Taiwan’s representative office in Australia on Tuesday accused the “repressive totalitarian security apparatus” in China of attempting to “smear” Taiwan by claiming that an Australian citizen arrested in Beijing five years ago was spying for Taipei.
Australian newspapers on Tuesday reported that James Sun, an Australian citizen of Chinese origin who worked for an agency recruiting foreign students to Australia, was detained by Chinese security officials in January 2006 on suspicion of spying for Taiwan.
During his trial, Sun was alleged to have confessed to “seducing” Yang Delong, an acquaintance in the Chinese air force, into copying more than 1,000 classified documents and smuggling them out to be passed on to Taiwanese intelligence.
The Taipei Economic and Cultural Office (TECO) in Australia denied Taiwan had anything to do with Sun and rejected claims that it may have been recruiting agents from within the Chinese-Australian community.
The “allegation is a sheer fabrication concocted by the repressive totalitarian security apparatus to smear Taiwan,” TECO said in a statement on Tuesday. “The operations of the TECO in Australia have always been transparent, law abiding and conducive to the righteous cause of safeguarding rule of law, freedom of expression and human rights.”
Sun is serving a life sentence at Beijing Prison No. 2. His wife denies Sun had any contact with Taiwanese and says her husband’s confession was obtained under duress.
The Sydney Morning Herald yesterday reported that Chinese records of Sun’s confession showed him admitting to being recruited by the Military Intelligence Bureau by his employer, Beijing Wanjia Cultural Exchange Co.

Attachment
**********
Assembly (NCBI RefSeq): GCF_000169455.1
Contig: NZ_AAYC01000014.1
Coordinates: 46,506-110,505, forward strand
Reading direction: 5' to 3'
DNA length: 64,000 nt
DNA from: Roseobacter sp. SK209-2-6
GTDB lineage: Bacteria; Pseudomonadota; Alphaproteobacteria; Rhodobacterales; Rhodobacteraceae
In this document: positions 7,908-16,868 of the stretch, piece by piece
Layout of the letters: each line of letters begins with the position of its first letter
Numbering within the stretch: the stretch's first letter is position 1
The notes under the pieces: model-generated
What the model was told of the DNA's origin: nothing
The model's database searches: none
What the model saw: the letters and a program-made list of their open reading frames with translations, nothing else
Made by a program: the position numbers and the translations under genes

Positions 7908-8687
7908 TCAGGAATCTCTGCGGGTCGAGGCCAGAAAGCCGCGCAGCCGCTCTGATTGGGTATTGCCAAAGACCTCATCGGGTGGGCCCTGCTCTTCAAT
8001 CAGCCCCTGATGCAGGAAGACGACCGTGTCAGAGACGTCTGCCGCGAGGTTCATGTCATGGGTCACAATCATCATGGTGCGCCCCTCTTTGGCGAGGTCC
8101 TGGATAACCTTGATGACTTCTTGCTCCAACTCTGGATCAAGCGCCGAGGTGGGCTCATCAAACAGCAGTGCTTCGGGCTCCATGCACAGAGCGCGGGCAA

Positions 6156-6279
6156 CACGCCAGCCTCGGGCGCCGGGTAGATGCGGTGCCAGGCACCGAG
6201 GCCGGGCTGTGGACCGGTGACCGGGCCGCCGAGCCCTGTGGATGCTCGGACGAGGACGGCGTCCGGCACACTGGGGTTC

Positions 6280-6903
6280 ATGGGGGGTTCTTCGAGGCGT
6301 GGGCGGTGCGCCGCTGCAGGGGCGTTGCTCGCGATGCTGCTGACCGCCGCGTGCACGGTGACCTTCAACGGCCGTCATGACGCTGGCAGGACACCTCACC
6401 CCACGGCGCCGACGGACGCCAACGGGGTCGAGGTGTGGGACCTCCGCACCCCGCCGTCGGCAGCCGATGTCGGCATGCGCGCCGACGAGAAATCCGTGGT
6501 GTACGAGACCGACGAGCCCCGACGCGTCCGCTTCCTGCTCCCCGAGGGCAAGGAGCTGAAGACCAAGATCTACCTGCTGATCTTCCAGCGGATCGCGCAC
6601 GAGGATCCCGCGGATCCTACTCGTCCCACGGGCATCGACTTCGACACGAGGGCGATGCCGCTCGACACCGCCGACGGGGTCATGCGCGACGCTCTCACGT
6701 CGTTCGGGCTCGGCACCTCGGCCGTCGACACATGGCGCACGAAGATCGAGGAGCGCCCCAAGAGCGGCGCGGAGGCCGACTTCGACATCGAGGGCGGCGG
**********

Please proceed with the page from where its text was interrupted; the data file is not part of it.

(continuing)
Chinese prosecutors allege Sun, who they claim went by the code name Li Qiang, was paid 500,000 yuan (US$76,000).
“My target was … information of the China mainland with regard to the fields of political and military situation,” the Herald quoted Sun as reportedly telling investigators.
“In September 2002 I came back to China to meet my friend Yang Delong … I persuaded him into providing military information to me by the pretext that Taiwan’s money is easy to get,” the records showed.
The statement alleges Sun confessed to providing Yang with a digital camera, memory card, notebook computer, encryption software and other material and to teaching him how to encrypt documents, the Herald reported.
Relatives of Yang, who was also taken into custody and whose statement was used to incriminate Sun, claim that by the time he showed up in court he had lost all his teeth, likely the result of harsh interrogation techniques.
His whereabouts are unknown, though as a serving officer, he is likely to have received the death penalty, the paper said.
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